In Part 1 of this Website Redesign Series, we took a look back at the old web design for the College of Natural Science at MSU , and where I was able to bring the design to during a redesign that began in 2016. In Part 2, we looked at some data points that analytics were showing us, and talked about how those would affect the redesign of the college homepage, and then sketched out what a proposed homepage redesign would look like. In Part 3, we took a look at the technology I’d be using to build the new design. Now here in Part 4, we will be taking a look at the work in-progress, issues I’ve encountered, and what some resolutions have been to those issues.
Just to recap from Part 3, I decided to go with CSS Grid over a front-end framework. Now you might be thinking to yourself, “But Jesse, IE doesn’t fully support grid!”. And you’d be right, but based on our analytics, less that 3% of our website visitors are using IE. In fact, over 90% are using Chrome or Safari.
So back to the work in-progress. I developed a single wireframe mockup for the homepage of the college site:
but it should be noted, this is not the only page I’m designing for. In addition to a homepage, our website will also be using:
- a Section Front page – a page devoted to the primary areas/categories/buckets of the website. Generally speaking, these are the pages that appear in the primary (top) navigation bar.
- a Secondary page – a page devoted to providing information. Generally speaking, the majority of pages on the website will be of this page type.
- a News Article page – a page devoted entirely to news articles.
Each of these three page types will be a 2-column layout, with the primary content appearing in the left column, and side-navigation/secondary content appearing in the right-column. Each will carry the same header and primary navigation bar, along with the same college and university footer. Each page will also have a hero image/banner area at the top. This isn’t much different from our current implementation, so a mockup wasn’t needed for these. Besides, this is where designing in the browser can be fun!
It should also be noted that as I began building out the homepage (and the others), that I was thinking about the elements that would need to be dynamic or user selectable, and how that content would need to be added to the page. For example, the hero image at the top of the page would be a “featured” news story, so I had to think in advance for how a content editor would go about selecting it as such. Additionally, if the content editor wanted to instead display a video in this area, I had to think about that workflow and how I was going to reconfigure the markup ( programmatically) to allow that to work. This won’t be covered in this article, but I was writing some pseudo code as I went along so that I could later translate it into the language used by our CMS when it came time to actually implement the design.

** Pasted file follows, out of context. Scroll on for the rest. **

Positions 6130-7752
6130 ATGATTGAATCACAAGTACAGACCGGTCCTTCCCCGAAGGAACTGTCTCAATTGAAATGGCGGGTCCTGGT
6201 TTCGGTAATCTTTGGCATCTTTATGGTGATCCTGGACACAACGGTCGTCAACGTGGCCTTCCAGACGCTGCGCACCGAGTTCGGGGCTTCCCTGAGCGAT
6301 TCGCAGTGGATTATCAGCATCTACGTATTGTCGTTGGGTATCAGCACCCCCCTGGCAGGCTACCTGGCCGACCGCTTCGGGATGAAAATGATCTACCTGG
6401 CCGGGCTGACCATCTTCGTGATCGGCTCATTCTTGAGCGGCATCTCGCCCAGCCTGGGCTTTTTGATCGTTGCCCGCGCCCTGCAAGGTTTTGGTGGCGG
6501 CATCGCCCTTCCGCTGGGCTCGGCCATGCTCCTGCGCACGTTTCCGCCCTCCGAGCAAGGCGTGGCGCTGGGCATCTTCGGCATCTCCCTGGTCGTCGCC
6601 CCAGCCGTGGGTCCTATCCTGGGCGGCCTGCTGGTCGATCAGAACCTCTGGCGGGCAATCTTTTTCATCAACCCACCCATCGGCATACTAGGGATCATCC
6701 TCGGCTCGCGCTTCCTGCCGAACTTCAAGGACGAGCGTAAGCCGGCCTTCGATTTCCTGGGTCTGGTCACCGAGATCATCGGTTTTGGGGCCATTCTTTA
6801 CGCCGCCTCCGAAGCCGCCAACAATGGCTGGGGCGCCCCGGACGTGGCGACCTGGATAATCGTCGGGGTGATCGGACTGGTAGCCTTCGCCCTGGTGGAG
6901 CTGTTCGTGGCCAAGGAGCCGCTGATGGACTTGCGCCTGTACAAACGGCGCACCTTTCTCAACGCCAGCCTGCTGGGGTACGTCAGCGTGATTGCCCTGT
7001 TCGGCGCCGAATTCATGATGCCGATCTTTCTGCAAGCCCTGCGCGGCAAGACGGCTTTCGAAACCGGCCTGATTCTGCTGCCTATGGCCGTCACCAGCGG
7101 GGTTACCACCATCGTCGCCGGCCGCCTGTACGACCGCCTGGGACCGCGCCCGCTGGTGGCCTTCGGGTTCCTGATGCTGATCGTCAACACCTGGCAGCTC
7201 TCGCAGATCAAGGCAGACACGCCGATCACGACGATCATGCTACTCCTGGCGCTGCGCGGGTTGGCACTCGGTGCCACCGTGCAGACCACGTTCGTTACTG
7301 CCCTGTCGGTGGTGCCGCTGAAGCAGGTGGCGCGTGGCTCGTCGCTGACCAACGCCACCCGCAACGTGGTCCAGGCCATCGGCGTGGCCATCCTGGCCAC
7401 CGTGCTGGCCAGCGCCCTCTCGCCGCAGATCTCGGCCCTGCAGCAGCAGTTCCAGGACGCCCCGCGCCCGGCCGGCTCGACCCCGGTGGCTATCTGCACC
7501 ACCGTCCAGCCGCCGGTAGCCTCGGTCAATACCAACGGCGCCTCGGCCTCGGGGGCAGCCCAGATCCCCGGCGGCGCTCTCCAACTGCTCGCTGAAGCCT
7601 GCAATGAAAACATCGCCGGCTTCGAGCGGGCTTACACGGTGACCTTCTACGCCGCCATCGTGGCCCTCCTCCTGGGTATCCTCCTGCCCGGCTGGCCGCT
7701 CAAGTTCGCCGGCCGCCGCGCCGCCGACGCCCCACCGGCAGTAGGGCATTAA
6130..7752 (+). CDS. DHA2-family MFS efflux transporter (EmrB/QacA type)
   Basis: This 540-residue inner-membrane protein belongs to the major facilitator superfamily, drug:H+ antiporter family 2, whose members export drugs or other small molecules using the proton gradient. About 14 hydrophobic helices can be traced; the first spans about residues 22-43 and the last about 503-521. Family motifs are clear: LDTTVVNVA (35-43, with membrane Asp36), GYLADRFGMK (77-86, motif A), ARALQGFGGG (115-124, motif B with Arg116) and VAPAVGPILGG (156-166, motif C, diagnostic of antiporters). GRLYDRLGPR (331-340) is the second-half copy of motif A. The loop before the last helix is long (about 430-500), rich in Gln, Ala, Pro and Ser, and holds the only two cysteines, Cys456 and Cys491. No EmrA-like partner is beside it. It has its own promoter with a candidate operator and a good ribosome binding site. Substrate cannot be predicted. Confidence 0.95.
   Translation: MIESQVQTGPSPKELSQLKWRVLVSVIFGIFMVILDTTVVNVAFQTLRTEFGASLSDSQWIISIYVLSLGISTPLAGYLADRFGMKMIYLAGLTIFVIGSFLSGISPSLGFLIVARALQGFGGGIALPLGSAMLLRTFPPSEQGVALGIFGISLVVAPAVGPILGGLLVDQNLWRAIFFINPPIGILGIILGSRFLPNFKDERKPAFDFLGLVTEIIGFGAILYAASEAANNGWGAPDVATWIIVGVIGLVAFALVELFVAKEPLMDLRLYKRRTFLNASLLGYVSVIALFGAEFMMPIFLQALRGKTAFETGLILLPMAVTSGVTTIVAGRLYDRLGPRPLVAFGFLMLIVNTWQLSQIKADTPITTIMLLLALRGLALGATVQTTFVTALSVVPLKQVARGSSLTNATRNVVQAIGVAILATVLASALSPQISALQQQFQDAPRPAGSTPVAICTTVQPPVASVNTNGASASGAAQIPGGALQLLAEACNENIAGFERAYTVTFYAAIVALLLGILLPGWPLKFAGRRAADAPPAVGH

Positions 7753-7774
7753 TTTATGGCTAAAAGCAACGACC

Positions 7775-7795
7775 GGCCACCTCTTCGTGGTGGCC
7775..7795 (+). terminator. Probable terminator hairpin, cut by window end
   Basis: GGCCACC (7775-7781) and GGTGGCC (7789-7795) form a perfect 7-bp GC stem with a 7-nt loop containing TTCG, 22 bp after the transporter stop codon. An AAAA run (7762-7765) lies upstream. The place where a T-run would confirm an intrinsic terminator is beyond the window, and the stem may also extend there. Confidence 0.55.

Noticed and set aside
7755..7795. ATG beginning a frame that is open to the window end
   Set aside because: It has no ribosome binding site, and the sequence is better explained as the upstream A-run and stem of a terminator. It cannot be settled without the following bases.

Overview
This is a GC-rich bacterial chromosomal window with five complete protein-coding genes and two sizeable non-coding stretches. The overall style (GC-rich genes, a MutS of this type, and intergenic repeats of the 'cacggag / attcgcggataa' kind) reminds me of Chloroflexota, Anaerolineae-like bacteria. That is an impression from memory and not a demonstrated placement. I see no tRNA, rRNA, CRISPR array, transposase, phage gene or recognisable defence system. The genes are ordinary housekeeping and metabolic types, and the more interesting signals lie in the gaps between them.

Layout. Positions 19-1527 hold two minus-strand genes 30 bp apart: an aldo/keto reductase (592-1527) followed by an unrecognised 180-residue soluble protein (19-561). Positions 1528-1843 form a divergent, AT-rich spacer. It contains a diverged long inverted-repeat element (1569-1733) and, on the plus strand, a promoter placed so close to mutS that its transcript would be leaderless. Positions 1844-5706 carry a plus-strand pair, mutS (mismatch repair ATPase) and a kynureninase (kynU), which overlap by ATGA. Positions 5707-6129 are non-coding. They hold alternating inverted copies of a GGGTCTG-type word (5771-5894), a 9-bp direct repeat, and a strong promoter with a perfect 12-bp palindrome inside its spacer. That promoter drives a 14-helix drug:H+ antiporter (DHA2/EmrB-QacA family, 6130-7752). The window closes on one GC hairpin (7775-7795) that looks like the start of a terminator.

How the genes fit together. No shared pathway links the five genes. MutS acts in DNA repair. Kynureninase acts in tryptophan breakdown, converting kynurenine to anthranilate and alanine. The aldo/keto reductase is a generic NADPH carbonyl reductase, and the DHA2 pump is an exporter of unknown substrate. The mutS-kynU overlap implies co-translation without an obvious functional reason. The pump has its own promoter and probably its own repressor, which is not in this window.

Without further ado, let’s dive into the breakdown of the homepage from wireframe to inception.
The Homepage design allows for the most creative freedom. My goals with the homepage are:
- Provide a fresh and modern look
- Provide marketing information on the homepage, since the majority of our visitors are reported as “New User” and the homepage is the most visited page
- Surface the top relevant links on the homepage
- Highlight students, since our largest demographic is in the 18-24 range
Let’s start dissecting the work in-progress.
Here is a screenshot of the top of the homepage. This encompasses both the header and the hero section
The first circled area in the image shows the official MSU Header. This area consists of the Michigan State University wordmark and search. This is a requirement for every MSU website. Below that is the college header area, which consists of the college name, college social media icons and the primary (top) navigation. The last portion of this area consists of a featured news article, whose relevant image takes up the entire hero area, and includes the news article title and a “Read More” button. When compared to the mockup at the beginning of this article, I’d say I pretty much nailed this one.
The other thing that had to be considered for this area was swapping out the news article for a video. Here is a screenshot of the same page, but now with a video. In the case of the video, I am using the native HTML5 <video> element (which also supports captions for accessibility!)
Moving down the page we next hit what I call the “Marketing Area”.
This area, with a heading of “NATSCI BY THE NUMBERS…”, highlights “who” we are and “what” we have to offer as a college. The icons are custom SVG’s that will change color on hover (final colors for hover have not yet been determined). The advantage of using SVG’s over icon fonts here is that SVG’s can be multi-colored, unlike an icon font that can only be a single color. This area also features parallax scrolling, with a birds-eye view of the Natural Science building in the background. We have another section that is pretty close to the mockup above.